|UFDC Home||myUFDC Home | Help ||
CITATION PDF VIEWER
STANDARD VIEW MARC VIEW
This item is only available as the following downloads:
AE5 The 1/128th of an Acre Sprayer Calibration Method 1Richard P. Cromwell2 1. This document is AE5, one of a series of the Agricultural and Biological Engineering Department, Florida Cooperative Extension Service, Institute of Food and Agricultural Sciences, University of Florida. Original publication date January 1987. Revised October 2007. Visit the EDIS Web Site at http://edis.ifas.ufl.edu. 2. Richard P. Cromwell, Associate Professor Emeritus; reviewed by Won Suk "Daniel" Lee, Assistant Professor, Department of Agricultural and Biological Engineering, Florida Cooperative Extension Service, Institute of Food and Agricultural Sciences, University of Florida, Gainesville, FL 32611. The Institute of Food and Agricultural Sciences (IFAS) is an Equal Opportunity Institution authorized to provide research, educational information and other services only to individuals and institutions that function with non-discrimination with respect to race, creed, color, religion, age, disability, sex, sexual orientation, marital status, national origin, political opinions or affiliations. U.S. Department of Agriculture, Cooperative Extension Service, University of Florida, IFAS, Florida A. & M. University Cooperative Extension Program, and Boards of County Commissioners Cooperating. Larry Arrington, DeanThe 1/128th of an acre method for calibrating sprayers is based on the fact that the spray volume in ounces applied to an area equal to l/128th of an acre is equal to the gallons per acre rate being applied.Figure 1. Why gallons per acre equals the ounces on 1/128th of an acre. In order to make practical use of this fact to calibrate a sprayer, a grower must determine the length of a course required to spray l/128th of an acre (340 sq. ft2). The course length would be equal to 340 sq. ft. divided by the swath width being sprayed. Length (in feet) of 1/128th of an acre course = The swath width used in the equation depends on the type of spray application. Figure 2 shows the swath widths to use for some of the more common types of spray applications. When applying a broadcast spray with a boom sprayer, as shown in (a) ofFigure 2, the swath width is equal to the nozzle spacing on the boom. The swath width for a band application, as in (b) of Figure 2, is equal to the band width being applied. The band width can be easily determined by spraying some dry sand with the nozzle and measuring the band width wetted. Note: Band applications should be applied with special nozzles that spray a uniform amount across the full width of the band. However, these nozzles must not be used for broadcast spraying, as in (a) where the patterns overlap. Examples (c) and (d) of Figure 2 show two types of applications that can be easily calibrated with the 1/128th of an acre method using the row width as the swath width. The fact that more than one nozzle is directed at the row will be accounted for in a manner explained later in this pamphlet (see When More Than One Nozzle is Directed at the Same Swath Width). Directed sprays using a skid to keep a constant height above the soil, as in example (d), are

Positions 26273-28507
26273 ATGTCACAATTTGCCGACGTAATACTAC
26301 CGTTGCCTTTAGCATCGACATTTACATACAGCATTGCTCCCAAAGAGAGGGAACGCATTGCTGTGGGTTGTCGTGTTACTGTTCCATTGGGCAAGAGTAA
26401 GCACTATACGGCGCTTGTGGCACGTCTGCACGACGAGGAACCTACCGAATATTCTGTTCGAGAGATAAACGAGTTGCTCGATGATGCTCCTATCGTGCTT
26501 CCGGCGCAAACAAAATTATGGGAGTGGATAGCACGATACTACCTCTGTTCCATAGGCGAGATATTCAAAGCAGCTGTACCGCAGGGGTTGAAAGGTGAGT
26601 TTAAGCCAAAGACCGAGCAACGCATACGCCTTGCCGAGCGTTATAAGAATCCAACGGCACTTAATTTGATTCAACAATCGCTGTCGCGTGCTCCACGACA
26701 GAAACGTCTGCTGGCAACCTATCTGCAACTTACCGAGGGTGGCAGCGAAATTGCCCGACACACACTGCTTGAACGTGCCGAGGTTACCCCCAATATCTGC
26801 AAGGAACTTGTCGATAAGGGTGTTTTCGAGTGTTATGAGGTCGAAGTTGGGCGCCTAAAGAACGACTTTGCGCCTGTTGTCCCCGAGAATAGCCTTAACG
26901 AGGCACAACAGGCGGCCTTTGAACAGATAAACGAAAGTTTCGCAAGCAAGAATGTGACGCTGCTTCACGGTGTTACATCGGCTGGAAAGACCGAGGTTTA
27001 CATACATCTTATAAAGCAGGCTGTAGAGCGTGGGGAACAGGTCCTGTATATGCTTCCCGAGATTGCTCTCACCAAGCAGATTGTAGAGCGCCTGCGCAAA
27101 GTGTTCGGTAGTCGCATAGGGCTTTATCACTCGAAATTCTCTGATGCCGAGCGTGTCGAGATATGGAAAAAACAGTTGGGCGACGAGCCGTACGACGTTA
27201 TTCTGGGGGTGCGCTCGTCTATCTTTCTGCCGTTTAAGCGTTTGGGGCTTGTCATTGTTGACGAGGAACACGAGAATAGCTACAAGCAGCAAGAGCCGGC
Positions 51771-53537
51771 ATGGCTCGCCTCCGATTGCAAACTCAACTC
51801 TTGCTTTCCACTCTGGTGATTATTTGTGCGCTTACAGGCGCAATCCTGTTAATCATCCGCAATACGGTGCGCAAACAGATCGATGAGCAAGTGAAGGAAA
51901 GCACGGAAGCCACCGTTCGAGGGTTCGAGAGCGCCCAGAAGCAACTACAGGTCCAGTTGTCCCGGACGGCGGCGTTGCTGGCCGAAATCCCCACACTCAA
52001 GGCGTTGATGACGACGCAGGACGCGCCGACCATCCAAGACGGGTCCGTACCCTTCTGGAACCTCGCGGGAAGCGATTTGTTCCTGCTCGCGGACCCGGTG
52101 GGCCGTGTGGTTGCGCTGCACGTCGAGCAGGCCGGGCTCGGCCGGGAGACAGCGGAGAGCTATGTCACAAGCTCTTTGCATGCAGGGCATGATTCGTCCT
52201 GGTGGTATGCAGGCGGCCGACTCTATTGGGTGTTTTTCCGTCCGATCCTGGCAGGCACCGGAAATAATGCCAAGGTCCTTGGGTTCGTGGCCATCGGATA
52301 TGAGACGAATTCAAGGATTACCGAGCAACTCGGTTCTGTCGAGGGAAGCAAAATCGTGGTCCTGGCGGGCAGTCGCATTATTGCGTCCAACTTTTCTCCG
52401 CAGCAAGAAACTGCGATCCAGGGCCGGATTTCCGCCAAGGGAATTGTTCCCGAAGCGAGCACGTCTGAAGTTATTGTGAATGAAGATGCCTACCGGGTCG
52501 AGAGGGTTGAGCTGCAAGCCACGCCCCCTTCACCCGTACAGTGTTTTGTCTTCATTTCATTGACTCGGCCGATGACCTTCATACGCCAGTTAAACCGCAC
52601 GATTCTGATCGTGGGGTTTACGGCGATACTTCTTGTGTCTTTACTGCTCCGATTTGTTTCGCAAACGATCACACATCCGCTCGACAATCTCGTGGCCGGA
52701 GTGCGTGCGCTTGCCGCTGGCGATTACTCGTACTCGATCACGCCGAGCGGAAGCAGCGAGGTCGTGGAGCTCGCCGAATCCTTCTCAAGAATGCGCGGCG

The 1/128th of an Acre Sprayer Calibration Method 2 Figure 2. Swath widths for more common types of spray application.
The 1/128th of an Acre Sprayer Calibration Method 3sometimes applied in a band rather than treating all of the soil. In some instances more than one nozzle is directed at the same band in order to get thorough coverage. The band width is used as the swath width in this type of application. Table 1 gives the length of a course which would be 1/128th of an acre for various swath widths.Nozzle Uniformity CheckBefore proceeding with an example on how to use the 1/128th of an acre calibration method, an easy way to check that all of the nozzles are putting out the same amount will be outlined. The need for this check is not unique to the 1/128th method; it is needed regardless of the calibration method used.Table 1. Course lengths for various swath widths. Swath widths in inches and feet inchesfeet 8 .67 507 10 .83 408 12 1.00 340 14 1.16292 16 1.33 255 18 1.50226 20 1.67 204 22 1.83185 24 2.00 170 26 2.16157 28 2.33 146 302.50136 32 2.67 127 34 2.83120 36 3.00 113 38 3.16107 40 3.33 102 48 4.0085 Herbicides demand greater attention to calibration than other pesticides and dictate a uniform flow at each nozzle. A nozzle uniformity check is an absolute must when applying herbicides, but is desirable for all pesticide applications. A graduated cylinder that is tall relative to its diameter should be used to catch the flow from every nozzle on the boom for a period of at least 10 seconds. The amount of fluid caught from each nozzle should be recorded. After catching the fluid from all of the nozzles, add the amounts caught, and divide by the number of nozzles to get the average amount. Any nozzle that is greater than 10% above or below the average should be replaced with another nozzle, and the flow checked on the replacement(s). Nozzle 10 Sec. of Flow (ozs.) Nozzle 10 Sec. of Flow (ozs.) 1 8.0 7 9.0 2 8.58 5.0 3 10.0 9 8.0 4 8.5108.5 5 8.0 11 8.5 6 8.5128.0 Sum of Flows = 98.5 Average= 98.5 =8.2 12 Ten percent of 8.2 would be 0.82. Any nozzle that was putting out more than 8.2 + 0.82 = 9.02 or less than 8.2 0.82 = 7.38 should be replaced. Nozzle number 3 would be replaced because of excess flow, and number 8 would be replaced because the flow was insufficient. A baby bottle can be used to conduct the 10 second catch-test in many instances without the liquid overflowing. However, a large cylinder might be needed when relatively high gallons per acre are being applied by the sprayer. Using a larger cylinder is more desirable than cutting the duration of the catch-test because accuracy suffers when the time is reduced. If a baby bottle is used, use it exclusively for checking nozzle uniformity. Never try to clean it and use it to feed a baby.The 1/128th of an Acre MethodExample 2: A grower is applying an herbicide broadcast with a sprayer that has nozzles spaced 20 inches apart. How would he calibrate using the 1/128th of an acre method?